AnnV
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Twas grace that taught my heart to fear, and grace my fear relieved.
Vulnerability, trust, and grace.
Walking to the train station this morning to purchase my ticket to Southern Portugal, I passed four women, each dressed in black, long full skirts, shawls and scarves.  Two of the women balanced large bundles of sheets and blankets on their heads, hands free; the other two carried baskets of vegetables in their hands, heads free.  They proceeded down the street in a cluster, laughing, conversing, gesturing, turning and bending towards one another as if they were walking without their unwieldy-looking loads.  In the afternoon I set out again from my pension for the train station.  This time I carried a 50 pound bag on a wheeled cart and my day pack on my back.  My load bumped along the cobblestone streets, and I paused every 50 meters or so to rest.  Half-way to the station, the wheels broke off the cart.  There I stood, five months pregnant, with 60 pounds of luggage and no mechanical advantages.  I hailed a taxi.  The taxi dropped me at the station and I hefted the bags, one step at a time inside the door.  As I entered the doorway, an elderly man with a faded grey uniform and hat and faded brown eyes approached.  He was tall and thin.  His eyes had taken in many of the world’s loads and laid them to rest.  He pulled a luggage cart and asked me in Portuguese if I’d like to check my bag across the harbor and onto the train.  I was still puffing.  ‘Calm, calm” he said and waved his hand slightly through the air, “if I take it, you won’t have to carry.”I was at that point where I would have permanently relinquished my entire accumulation of earthly possessions just so I didn’t have to carry them on and off a ferry boat.  I tried to bring myself to a more sensible perspective.  “Thank you,” I said. “Will I get my bag on the ferry or on the train?”  I didn’t comprehend his response, nor did I care.  He asked to see my ticket and wrote the number of the carriage and the seat in chalk on the bag, then handed me a small metal tag.  His eyes said, “you won’t regret this.”  I boarded the ferry, found a seat and scanned the dock for my bag.  Finally, after all the passengers had boarded, the tall man with the brown eyes pulled his cart aboard.  Mine was the only piece of luggage on it.  He stored the bag and cart and entered the second class cabin where I was sitting.  The cabin was full, so he stood for the half-hour ride.  On the other side of the harbor he unloaded the cart, pulled it alongside the train, lifted the bag without apparent effort, and carried it to the front of the carriage.  I followed him.  “Your bag is here,” he said, pointing.  “Thank you very much,” I replied, and handed him a 100 escudo note (65 cents).  “Do you want something smaller?” he asked.  “No.  Thank you,” I replied in a humbled whisper.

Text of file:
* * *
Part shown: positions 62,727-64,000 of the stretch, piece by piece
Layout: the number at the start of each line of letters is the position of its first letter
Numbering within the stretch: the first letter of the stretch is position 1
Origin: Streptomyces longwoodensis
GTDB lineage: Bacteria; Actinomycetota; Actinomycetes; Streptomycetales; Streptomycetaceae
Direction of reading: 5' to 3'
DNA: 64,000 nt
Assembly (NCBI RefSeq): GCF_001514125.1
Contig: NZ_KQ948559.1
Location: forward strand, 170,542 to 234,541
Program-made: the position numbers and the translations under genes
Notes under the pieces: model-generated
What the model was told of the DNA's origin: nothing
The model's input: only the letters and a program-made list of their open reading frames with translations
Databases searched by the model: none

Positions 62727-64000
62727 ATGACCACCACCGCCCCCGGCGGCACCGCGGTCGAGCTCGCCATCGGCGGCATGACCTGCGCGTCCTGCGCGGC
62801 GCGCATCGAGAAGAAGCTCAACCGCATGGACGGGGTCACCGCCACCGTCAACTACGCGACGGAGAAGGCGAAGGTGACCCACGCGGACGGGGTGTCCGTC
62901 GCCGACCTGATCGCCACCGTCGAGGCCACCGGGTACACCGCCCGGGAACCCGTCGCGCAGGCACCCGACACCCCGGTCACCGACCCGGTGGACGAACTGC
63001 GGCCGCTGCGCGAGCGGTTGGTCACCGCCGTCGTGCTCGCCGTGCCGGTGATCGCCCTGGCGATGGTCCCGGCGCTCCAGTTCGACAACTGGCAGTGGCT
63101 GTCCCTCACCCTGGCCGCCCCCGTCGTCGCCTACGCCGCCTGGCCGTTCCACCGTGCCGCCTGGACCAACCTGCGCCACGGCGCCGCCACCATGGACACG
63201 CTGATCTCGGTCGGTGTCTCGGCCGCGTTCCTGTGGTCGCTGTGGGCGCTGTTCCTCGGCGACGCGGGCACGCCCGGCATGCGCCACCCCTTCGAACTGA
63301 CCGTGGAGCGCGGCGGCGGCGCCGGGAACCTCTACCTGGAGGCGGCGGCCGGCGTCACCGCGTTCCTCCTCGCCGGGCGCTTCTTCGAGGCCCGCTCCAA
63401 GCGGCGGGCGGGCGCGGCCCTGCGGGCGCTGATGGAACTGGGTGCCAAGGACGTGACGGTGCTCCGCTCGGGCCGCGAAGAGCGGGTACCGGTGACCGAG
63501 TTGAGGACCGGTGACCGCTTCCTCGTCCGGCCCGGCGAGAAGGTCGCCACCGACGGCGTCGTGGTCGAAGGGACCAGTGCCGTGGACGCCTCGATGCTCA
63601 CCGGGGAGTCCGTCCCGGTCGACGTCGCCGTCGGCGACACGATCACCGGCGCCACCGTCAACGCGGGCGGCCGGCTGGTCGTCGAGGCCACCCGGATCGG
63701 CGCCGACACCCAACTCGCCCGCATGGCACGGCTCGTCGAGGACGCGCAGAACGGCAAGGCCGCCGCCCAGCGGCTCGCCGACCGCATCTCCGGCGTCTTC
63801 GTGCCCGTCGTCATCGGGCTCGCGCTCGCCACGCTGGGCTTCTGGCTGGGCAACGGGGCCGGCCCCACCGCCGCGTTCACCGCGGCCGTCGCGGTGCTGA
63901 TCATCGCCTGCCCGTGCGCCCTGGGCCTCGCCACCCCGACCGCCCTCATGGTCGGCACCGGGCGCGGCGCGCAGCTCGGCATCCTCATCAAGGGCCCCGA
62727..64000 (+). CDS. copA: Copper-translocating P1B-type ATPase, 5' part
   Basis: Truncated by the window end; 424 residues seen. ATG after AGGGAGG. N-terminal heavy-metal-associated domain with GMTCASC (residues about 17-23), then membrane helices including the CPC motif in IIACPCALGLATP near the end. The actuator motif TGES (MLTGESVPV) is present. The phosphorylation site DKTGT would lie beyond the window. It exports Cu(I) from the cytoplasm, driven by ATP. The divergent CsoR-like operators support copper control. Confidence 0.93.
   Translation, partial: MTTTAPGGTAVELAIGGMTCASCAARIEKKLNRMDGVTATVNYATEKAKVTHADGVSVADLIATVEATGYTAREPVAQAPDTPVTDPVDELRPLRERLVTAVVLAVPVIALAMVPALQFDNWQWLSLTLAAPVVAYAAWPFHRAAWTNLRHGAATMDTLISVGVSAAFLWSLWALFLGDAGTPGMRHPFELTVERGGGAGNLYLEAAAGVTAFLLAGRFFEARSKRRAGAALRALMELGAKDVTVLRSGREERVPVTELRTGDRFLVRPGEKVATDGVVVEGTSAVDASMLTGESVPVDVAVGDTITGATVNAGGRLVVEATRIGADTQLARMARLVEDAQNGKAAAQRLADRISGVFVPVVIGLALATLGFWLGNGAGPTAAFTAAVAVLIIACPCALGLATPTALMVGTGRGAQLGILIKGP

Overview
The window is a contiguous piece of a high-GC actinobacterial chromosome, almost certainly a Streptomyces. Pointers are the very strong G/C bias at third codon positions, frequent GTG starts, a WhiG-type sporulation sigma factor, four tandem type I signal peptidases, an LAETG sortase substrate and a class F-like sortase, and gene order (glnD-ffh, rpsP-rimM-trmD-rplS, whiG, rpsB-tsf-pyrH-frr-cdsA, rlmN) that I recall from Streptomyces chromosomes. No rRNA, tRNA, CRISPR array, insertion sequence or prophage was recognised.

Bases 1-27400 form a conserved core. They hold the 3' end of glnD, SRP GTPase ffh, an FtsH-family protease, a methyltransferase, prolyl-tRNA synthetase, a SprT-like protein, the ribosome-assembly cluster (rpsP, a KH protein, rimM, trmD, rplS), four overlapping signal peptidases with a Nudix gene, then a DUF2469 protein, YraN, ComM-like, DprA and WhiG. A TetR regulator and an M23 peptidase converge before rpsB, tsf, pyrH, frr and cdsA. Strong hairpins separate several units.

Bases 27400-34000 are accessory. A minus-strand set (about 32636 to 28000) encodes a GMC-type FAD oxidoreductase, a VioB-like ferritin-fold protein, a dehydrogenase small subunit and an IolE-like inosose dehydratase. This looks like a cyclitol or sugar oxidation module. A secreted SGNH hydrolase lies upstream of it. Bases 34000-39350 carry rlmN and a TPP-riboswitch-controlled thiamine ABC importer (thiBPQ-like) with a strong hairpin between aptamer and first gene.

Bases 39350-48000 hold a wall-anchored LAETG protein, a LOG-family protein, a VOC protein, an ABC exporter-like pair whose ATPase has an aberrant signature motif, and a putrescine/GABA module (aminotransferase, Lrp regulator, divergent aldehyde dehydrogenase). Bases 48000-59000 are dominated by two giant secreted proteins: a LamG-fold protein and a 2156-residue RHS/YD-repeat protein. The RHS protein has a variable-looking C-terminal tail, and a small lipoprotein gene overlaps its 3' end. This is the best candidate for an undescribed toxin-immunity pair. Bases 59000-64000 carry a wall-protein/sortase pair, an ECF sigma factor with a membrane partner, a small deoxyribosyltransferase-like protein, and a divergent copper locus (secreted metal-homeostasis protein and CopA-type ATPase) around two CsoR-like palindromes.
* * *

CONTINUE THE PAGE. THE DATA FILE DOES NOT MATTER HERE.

Twas grace that taught my heart to fear, and grace my fear relieved.